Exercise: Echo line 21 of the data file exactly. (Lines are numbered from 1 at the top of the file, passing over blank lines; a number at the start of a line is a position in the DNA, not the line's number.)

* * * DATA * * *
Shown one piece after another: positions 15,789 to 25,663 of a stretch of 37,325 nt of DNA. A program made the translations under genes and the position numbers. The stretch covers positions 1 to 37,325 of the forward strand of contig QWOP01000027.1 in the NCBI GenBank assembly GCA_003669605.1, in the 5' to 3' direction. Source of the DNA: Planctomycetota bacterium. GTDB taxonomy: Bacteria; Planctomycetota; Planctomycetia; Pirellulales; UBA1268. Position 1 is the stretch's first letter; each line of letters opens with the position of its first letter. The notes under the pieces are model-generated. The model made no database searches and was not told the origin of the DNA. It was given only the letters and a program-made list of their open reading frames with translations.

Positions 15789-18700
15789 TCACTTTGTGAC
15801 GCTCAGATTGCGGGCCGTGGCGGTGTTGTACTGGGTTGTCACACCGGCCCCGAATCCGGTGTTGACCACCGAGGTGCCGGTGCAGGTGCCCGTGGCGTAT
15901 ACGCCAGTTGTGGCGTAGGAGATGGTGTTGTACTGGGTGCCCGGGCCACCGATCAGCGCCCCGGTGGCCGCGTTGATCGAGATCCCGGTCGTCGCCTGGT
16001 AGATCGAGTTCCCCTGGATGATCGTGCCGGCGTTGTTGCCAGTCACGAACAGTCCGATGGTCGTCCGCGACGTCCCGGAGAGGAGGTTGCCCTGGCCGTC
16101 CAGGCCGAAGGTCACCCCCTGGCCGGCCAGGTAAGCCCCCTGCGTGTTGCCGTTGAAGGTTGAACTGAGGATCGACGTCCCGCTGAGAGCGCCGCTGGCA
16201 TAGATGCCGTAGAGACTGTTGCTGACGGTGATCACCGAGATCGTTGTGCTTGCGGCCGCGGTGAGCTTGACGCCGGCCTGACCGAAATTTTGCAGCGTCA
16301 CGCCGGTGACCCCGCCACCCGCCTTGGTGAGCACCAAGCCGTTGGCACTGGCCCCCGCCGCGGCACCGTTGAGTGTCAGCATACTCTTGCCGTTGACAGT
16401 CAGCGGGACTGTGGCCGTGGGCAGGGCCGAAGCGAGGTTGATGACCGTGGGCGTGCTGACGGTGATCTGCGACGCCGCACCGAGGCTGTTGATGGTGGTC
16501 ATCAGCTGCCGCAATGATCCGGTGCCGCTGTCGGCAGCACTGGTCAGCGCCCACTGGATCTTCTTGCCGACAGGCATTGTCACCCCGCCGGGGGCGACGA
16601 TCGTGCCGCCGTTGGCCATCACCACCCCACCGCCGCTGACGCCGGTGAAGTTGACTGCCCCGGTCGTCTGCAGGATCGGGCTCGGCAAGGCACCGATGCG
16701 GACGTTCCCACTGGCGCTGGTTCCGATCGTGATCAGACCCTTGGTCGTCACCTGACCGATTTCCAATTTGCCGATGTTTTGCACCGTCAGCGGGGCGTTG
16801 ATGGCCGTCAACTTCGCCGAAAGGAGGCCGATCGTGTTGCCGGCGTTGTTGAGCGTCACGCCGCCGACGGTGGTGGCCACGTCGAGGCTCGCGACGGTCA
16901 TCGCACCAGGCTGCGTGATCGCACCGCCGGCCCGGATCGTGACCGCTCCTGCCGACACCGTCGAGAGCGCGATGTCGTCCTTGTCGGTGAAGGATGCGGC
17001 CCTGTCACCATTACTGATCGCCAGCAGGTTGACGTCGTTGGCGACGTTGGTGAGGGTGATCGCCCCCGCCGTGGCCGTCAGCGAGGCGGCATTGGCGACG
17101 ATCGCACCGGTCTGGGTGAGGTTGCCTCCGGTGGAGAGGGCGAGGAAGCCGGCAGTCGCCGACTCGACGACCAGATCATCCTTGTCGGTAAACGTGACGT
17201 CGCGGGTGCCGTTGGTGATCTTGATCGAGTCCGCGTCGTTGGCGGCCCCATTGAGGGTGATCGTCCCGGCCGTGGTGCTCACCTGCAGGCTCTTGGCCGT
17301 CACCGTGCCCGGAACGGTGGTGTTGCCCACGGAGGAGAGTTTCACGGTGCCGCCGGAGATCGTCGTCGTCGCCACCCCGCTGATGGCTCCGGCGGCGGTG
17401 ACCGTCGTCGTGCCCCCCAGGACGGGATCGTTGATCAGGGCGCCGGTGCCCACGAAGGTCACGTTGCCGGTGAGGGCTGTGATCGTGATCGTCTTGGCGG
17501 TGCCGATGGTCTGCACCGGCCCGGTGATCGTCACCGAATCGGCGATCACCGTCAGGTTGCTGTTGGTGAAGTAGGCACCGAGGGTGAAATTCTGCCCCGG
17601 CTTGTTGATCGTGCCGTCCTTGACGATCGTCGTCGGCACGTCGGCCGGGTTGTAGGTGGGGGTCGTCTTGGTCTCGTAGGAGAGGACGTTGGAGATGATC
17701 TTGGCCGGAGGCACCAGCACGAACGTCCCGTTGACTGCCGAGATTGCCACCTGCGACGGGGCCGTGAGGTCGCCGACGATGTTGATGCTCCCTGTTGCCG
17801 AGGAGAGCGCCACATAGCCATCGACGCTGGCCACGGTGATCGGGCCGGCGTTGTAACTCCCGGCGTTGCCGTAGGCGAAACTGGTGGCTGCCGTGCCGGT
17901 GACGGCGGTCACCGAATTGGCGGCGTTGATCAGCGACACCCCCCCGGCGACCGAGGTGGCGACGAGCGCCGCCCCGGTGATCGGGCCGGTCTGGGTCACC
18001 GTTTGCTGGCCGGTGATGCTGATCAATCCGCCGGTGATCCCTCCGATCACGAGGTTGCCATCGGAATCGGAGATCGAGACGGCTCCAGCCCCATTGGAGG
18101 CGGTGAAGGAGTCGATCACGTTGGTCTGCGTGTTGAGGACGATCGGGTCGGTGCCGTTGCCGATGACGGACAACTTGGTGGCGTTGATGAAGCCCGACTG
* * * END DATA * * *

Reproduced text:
17501 TGCCGATGGTCTGCACCGGCCCGGTGATCGTCACCGAATCGGCGATCACCGTCAGGTTGCTGTTGGTGAAGTAGGCACCGAGGGTGAAATTCTGCCCCGG